Notably, while UnitedHealth was crisscrossing the nation on this frenzied clinic shopping spree, its lobbyists and lawyers were positioning the insurance behemoth as a watchdog. The company supplied data along with the expertise of its executive Ted Prospect to researchers who published a series of landmark studies on the billing practices of private equity–owned emergency room staffing agencies EmCare and TeamHealth, which became the defining health care policy issue of the 2020 election. The company’s legal battles with private equity–backed medical mega-practices from Radiology Partners to American Renal Associates to U.S. Anesthesia Partners brought much-needed public attention and regulatory scrutiny to the scourge of private equity firms using debt financing to roll up vast numbers of specialized medical practices, then using their market dominance to gouge patients, defraud insurers, and shortchange physicians.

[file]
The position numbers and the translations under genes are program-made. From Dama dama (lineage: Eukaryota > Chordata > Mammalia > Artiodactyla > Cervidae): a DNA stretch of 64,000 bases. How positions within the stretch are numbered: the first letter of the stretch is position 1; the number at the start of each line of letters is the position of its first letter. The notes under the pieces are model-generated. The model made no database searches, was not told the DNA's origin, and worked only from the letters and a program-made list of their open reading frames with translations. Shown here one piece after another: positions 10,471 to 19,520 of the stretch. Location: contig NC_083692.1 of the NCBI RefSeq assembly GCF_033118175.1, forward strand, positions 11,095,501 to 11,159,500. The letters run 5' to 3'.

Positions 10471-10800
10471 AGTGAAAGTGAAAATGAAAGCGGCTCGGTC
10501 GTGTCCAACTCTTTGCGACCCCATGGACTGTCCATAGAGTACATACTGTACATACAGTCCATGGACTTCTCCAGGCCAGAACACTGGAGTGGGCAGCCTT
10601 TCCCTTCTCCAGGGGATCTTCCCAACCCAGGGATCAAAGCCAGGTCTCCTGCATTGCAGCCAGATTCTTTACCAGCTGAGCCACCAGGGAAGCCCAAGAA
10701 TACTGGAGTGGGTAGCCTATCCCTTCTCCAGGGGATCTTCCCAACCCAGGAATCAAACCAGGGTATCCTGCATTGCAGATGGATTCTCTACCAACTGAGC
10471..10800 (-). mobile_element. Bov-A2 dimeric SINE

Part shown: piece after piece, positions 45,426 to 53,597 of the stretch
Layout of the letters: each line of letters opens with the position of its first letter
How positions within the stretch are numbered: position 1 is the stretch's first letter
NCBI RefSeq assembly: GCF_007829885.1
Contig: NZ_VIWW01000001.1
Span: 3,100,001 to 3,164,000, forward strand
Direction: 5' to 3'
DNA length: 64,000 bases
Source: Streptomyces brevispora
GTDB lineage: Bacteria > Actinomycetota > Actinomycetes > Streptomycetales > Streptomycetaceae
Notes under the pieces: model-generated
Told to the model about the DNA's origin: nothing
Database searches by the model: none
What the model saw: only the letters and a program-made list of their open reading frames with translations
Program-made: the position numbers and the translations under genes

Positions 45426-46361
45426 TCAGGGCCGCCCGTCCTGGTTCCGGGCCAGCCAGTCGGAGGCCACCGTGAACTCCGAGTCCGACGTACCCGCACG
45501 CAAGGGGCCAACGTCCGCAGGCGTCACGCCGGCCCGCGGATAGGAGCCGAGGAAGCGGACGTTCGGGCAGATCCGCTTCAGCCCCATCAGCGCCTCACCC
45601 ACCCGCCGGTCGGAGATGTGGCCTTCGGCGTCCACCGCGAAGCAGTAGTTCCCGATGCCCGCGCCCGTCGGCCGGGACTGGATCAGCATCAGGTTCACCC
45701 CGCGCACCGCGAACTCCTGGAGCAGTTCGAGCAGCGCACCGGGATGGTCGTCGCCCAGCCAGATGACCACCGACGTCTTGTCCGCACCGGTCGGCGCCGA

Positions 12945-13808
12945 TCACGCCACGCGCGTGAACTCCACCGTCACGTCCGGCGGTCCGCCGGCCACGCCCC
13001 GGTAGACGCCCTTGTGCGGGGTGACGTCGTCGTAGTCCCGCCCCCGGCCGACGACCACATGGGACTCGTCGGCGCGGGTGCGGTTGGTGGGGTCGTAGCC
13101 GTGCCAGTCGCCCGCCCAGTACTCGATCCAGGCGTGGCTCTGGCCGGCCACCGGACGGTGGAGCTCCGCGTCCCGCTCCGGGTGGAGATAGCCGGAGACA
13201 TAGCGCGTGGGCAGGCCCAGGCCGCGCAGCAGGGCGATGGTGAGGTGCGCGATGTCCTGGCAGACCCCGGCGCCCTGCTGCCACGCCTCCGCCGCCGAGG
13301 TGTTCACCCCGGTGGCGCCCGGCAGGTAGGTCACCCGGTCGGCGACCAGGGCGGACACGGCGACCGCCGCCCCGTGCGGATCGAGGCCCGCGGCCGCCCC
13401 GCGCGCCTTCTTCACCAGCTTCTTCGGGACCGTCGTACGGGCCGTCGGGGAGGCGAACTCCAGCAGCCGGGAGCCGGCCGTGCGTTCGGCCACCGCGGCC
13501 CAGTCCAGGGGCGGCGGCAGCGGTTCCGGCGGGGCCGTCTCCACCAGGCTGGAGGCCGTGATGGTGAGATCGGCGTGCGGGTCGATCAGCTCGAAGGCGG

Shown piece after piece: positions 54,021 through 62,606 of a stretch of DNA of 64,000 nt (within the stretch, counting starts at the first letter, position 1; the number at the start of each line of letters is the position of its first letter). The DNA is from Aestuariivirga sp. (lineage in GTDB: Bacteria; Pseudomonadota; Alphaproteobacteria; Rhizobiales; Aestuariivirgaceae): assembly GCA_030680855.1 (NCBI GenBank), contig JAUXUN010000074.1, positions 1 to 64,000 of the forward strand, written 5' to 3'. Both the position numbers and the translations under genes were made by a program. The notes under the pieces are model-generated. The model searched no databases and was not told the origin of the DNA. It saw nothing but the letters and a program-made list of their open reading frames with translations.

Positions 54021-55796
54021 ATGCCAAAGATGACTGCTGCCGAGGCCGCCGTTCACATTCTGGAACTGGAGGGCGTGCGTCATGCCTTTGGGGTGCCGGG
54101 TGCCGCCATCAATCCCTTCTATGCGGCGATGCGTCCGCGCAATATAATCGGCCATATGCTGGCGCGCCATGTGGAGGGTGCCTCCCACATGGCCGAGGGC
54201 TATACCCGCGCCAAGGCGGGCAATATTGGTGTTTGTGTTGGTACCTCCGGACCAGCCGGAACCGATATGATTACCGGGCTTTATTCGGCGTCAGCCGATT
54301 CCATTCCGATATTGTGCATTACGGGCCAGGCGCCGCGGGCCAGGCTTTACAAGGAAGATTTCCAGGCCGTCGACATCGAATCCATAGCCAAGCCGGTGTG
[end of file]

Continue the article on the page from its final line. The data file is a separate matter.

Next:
But while regulators began flailing around to respond to private equity’s terrifying conquest of health care, they displayed little resistance as UnitedHealth rolled up the biggest medical empire of them all. Sadly, UnitedHealth’s own incentives could prove substantially more harmful than what it was fighting against.